Legal research can be a complex process, and it’s important to stay on top of the latest developments. Laws change, and so do statutes and court decisions.
This article offers resources to help you stay informed about a variety of legal topics. It also provides tips on choosing a good topic and doing thorough research.
Civil rights are laws and legal concepts that prohibit discrimination in all aspects of society, including housing, employment, education, etc. The fight of marginalized groups to regain their civil rights is generally referred to as a “civil rights struggle.” Civil rights laws come from state and federal constitutions, statutes, and regulations interpreted by court decisions.
The civil rights movement began in America after the Civil War, when African Americans were finally granted full citizenship and voting rights despite long-standing racial discrimination in Southern states. The Civil Rights Act of 1964 hastened the end of “legal Jim Crow,” and it allowed blacks to have access to restaurants, transportation, and public facilities previously reserved for whites only.
Several constitutional amendments have helped form the foundation of modern civil rights laws, such as the Fourteenth Amendment to the United States Constitution ratified after the Civil War, which ensured that no state could deprive citizens of their right to life, liberty, and property without due process of law. Other constitutional amendments have established that government programs such as Medicare and Medicaid are not denied to people on the basis of their race, religion, or sex. State and local governments also pass their own civil rights laws, such as those preventing discrimination against members of the LGBTQ community.
Criminal law is a field of study that deals with the laws that dictate what type of conduct is punishable by society. It covers crimes like murder, robbery, arson, aggravated assault, and even white collar crime. As a student, you may be asked to write a research paper on a criminal justice topic. Your choice can depend on a number of factors, including your preference, the area of law in which you want to work, and the type of research question you wish to answer. Research topics can range from socioeconomic status and crime to criminology theories, homegrown crimes, and more.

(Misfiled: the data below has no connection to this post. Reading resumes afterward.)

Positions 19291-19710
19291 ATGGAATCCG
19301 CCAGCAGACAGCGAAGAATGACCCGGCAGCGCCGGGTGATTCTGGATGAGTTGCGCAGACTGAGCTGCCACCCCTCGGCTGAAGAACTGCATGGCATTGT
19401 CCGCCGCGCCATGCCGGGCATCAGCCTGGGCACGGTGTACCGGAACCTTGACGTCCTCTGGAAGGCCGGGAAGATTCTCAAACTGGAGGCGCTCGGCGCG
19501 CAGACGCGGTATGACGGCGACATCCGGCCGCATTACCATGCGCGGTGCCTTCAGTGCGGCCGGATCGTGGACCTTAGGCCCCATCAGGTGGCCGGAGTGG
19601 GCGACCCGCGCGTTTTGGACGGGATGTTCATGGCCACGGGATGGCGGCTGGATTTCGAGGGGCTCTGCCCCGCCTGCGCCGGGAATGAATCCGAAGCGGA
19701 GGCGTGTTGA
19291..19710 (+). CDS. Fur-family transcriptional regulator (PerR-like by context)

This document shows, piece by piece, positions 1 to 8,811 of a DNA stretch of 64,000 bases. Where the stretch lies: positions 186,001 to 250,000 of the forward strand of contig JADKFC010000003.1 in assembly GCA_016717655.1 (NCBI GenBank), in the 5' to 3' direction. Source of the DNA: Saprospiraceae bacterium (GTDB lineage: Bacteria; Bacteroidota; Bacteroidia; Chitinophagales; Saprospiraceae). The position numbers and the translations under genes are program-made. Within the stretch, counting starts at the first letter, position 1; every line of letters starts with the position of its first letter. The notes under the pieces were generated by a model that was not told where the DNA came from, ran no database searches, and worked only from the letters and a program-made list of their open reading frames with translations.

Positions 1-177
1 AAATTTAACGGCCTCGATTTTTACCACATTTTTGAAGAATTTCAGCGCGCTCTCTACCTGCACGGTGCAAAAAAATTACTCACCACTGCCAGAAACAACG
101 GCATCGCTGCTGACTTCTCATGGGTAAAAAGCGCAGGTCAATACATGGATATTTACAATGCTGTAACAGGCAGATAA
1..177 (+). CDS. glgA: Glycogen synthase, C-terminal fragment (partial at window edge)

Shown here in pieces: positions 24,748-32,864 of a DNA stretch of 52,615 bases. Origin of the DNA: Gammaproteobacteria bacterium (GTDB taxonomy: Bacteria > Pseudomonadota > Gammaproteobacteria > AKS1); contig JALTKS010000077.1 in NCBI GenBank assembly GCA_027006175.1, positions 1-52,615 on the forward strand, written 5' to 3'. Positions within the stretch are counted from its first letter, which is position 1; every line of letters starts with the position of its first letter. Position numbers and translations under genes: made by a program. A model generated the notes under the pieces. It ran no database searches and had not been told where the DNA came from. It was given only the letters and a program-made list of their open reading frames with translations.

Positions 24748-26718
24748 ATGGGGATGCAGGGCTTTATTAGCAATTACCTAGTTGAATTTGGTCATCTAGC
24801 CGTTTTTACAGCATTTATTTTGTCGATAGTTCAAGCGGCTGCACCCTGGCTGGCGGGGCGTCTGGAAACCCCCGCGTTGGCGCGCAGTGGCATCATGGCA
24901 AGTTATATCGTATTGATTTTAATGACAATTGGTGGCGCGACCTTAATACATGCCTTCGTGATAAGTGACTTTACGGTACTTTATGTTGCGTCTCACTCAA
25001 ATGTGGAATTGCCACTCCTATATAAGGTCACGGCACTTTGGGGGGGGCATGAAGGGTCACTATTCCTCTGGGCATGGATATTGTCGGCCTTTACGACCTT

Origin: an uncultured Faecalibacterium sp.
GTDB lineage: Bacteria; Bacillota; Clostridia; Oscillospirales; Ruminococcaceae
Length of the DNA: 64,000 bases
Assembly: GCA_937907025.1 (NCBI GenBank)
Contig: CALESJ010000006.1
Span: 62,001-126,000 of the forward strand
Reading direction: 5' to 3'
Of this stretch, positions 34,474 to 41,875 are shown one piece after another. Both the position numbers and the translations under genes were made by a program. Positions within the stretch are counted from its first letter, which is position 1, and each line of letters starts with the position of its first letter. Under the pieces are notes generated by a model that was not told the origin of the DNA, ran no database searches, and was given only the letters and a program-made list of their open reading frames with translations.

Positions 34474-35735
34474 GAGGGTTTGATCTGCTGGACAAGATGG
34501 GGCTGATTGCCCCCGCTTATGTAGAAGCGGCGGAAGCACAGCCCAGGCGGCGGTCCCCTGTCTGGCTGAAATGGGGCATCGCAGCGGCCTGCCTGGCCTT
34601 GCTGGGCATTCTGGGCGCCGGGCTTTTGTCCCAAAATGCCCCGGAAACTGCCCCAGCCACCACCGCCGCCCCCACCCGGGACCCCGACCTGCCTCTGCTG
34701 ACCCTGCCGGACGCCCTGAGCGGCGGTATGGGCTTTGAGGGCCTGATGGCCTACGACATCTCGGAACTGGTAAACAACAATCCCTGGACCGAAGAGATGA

Some writers argue that, unlike other legal disciplines, criminal law’s value stems from the fact that it publicly censures and condemns. In other words, it sends a message that the community deems certain behaviors unacceptably harmful and worthless.
As a result, writing about criminal law can be a fascinating endeavor. Topics might include a debate on the pros and cons of the sex offender registry, the death penalty, and devious interrogation techniques. Other topics might examine gang and drug crimes, eyewitness testimony, youth conferences, and prison rape. In addition, students might write about a variety of criminal justice issues in the media, such as sex offences and bad parenting.